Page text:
But what is there about the thief class that should make them universally sub-normal in the HP-category?  Sure, some of' em--even a lot of them--might be underfed pipsqueaks who stole their last meal from a fruit cart.  But even so, thieves are out-and-about, actively sneaking around, climbing stuff, and, if they come from the illicit branch of the class, they're probably even getting in more than their fair share of fights: administering beat-downs on deadbeats and narks when they're not rumbling with rivals; whatever it takes to get ahead in the world.  They are survivors.  All of which should at least allow for a normal hit point potential at the outset; but saddling thieves with d4 HD negates this sort of thief.  While there is definitely room for malnourished street urchins, why should they be the sole model for the class? 

Admittedly, my counter-argument assumes that a Normal Person gets 1d6 HP, a tenet of AD&D that might not have existed in Basic.  Holmes, to the best of my knowledge, was mum on the topic; the only corollary I've found being the bandits in the monster section, though they get 1d8 hit points, making them actually better off than their AD&D compatriots--and making d4 thieves look even more pathetic by comparison.  I can't speak to the Original rules or the Moldvanian or Mentzerian versions; they may very well insist that all normals get d4 hit dice.  If such is the case, you may ignore everything I just said.

Thursday, October 17, 2013

Holmesian Non-system: or Who cares how you roll intiative?

I gotta be honest with you: the Holmesian initiative thing I prattled on about the other day doesn't really evoke a sense of Holmeliness to me at all.  Not in the least.  Indeed, this sort of granular rules-tinkering in general seems to defy all-that-is-Holmey about Basic D&D.  To me, no particular rules could possibly evoke Holmes, because when I played Basic D&D back in the day, the rules were only vaguely understood and were almost irrelevant to the experience.  All you needed was a rough grasp of the core concepts of a> role playing and b> using dice as arbiters of action.
By Source, Fair use,
What made that old blue book special to me was the sense of adventure it evoked.  Just look at that cover; I distinctly remember the feeling of awe I had when I first laid eyes on it: the way the dragon was looking right past Malchor the magicuser and Bruno the battler, right at me.  You got the sense that you were part of the party facing the dragon and that if you didn't think fast you were going to be toast.  I think this image made it clear what "role playing" was all about in a much more meaningful way than any Intro to any rulebook in the genre has ever accomplished.

As the Holmes set we used back in the day came without dice, we often got our D&D on using only 6-siders plundered from board games.  We ditched the silly chits as too cumbersome--plus, by the 3rd or fourth session, several chits had gone missing.  As I recall, a 4 or higher on a d6 was considered a hit, regardless of the attacker's hit dice or the target's AC and everything did d6 damage (true to the Holmesian rules, coincidentally).  We may have cobbled something similar together for Saving throws, or perhaps ignored them entirely.  And we assumed that a 1st level magic user could cast each 1st level spell once, 2nd level MUs could cast all the 2nd level spells, etc.  It seemed completely obvious that that was how magic was supposed to be handled, there was no need to delve through the text to decipher the precise meaning of the author.  Basic D&D was a means of exploring the world in a brand new way, not a collection of rules to be tampered with and argued over by a pack of middle aged men with ADD.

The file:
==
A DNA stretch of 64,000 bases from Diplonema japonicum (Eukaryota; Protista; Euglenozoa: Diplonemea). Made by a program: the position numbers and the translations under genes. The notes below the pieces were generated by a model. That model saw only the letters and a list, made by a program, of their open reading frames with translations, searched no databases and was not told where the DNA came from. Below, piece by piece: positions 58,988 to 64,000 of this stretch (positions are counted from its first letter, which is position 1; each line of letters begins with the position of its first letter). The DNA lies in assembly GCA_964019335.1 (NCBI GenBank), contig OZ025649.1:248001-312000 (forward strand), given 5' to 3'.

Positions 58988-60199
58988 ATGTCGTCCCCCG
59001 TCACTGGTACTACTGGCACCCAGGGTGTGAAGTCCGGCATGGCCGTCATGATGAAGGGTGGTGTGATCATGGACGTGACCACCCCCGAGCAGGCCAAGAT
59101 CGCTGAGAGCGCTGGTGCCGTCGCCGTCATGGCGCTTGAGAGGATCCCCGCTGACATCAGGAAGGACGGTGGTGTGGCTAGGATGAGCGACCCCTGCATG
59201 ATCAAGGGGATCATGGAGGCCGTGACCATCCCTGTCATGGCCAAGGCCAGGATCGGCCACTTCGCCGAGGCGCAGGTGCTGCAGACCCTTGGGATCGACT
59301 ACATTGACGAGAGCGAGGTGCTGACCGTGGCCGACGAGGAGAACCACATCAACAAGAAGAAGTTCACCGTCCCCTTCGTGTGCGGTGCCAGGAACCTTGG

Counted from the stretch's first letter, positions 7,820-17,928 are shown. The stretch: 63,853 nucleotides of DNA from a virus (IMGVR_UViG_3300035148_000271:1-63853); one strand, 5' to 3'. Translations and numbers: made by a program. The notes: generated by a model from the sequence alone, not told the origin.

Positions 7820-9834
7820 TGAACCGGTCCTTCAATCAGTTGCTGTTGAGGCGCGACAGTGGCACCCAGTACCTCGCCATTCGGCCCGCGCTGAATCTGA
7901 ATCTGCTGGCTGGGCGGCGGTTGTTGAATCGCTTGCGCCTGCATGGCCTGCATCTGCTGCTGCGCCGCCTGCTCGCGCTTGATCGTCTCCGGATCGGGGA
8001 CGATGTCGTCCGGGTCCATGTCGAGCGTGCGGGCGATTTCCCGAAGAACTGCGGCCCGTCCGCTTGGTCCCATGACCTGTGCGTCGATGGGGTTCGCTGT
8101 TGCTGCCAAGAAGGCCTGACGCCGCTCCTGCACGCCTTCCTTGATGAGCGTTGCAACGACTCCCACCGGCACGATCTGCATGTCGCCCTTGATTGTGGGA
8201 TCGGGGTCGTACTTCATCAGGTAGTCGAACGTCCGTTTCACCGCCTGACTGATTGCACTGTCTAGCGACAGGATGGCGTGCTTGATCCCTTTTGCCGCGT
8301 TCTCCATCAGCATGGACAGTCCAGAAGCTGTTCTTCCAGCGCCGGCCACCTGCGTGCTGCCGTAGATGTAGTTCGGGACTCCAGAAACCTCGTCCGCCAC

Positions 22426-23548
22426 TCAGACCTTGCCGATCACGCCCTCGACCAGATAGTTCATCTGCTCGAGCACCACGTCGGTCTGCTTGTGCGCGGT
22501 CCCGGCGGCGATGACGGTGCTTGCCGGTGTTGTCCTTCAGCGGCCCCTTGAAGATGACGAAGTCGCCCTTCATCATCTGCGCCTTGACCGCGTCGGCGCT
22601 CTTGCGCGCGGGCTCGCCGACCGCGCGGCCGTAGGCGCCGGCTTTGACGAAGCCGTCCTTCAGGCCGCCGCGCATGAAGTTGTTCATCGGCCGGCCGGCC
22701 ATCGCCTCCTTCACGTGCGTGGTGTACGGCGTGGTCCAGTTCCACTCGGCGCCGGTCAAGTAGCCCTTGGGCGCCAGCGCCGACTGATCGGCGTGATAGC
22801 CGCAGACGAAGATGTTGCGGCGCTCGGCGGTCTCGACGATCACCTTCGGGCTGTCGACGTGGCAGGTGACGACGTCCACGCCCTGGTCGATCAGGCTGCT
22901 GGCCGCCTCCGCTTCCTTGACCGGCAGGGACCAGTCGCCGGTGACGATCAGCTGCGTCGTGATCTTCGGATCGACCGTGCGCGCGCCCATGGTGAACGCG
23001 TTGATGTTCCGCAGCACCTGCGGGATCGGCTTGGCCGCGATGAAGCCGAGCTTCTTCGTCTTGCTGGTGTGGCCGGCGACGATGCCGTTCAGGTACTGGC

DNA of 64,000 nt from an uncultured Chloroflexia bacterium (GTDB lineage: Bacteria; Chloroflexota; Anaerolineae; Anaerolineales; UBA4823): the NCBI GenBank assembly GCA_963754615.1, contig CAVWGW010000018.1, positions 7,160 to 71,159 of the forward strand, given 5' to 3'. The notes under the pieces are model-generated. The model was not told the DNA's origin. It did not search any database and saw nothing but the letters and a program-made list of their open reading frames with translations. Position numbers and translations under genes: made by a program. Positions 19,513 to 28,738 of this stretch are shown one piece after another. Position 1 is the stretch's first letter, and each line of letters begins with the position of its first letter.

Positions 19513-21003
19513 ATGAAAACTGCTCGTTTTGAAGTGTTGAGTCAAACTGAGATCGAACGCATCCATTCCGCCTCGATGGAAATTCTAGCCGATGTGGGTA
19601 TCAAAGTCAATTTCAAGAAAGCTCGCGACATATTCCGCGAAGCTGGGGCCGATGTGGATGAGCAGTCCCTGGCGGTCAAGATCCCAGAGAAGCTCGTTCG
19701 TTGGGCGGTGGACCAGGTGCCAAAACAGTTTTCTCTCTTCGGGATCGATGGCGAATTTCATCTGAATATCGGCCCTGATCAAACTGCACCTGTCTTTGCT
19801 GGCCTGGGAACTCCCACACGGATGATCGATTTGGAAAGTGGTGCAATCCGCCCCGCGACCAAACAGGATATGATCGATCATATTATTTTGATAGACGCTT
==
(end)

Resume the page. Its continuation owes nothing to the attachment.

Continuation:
Advanced D&D changed all that.  Daddy Gygax made it clear that our free-wheeling ways were the wrong way to play, and we were only too happy to absorb the new, more sophisticated rules.   We quickly digested the hardcover tomes, though, like everyone else, we couldn't swallow a few things like psionics, segments, speed factors, and about two thirds of the DMG.  But sadly, we were no longer explorers in the ways of gaming, now we were more like middle managers toeing the corporate line while foisting grief on our underlings.

So when I say that Holmesian Basic is the Official Rules of Record for the Holmsmouth Urban Megadungeon Project, it has nothing to do with how you determine initiative, how fast zombies move, or even--amazingly enough--what type of hit dice thieves get to roll.  It has more to do with a feeling fostered by the sometimes--often--cartoony artwork of Tom Wham and the Daves than by how many seconds are in a melee round.  Or with the sense of old school horror brought on by the Thaumaturge with the caged ape in his lab and the green flames that engulfed crazy old Zenopus's tower all those years ago, which was a big change for us kids who were still giddy from watching "The Empire Strikes Back" in its original run.  We were exploring not just a new genre--fantasy--but also a new way of playing games.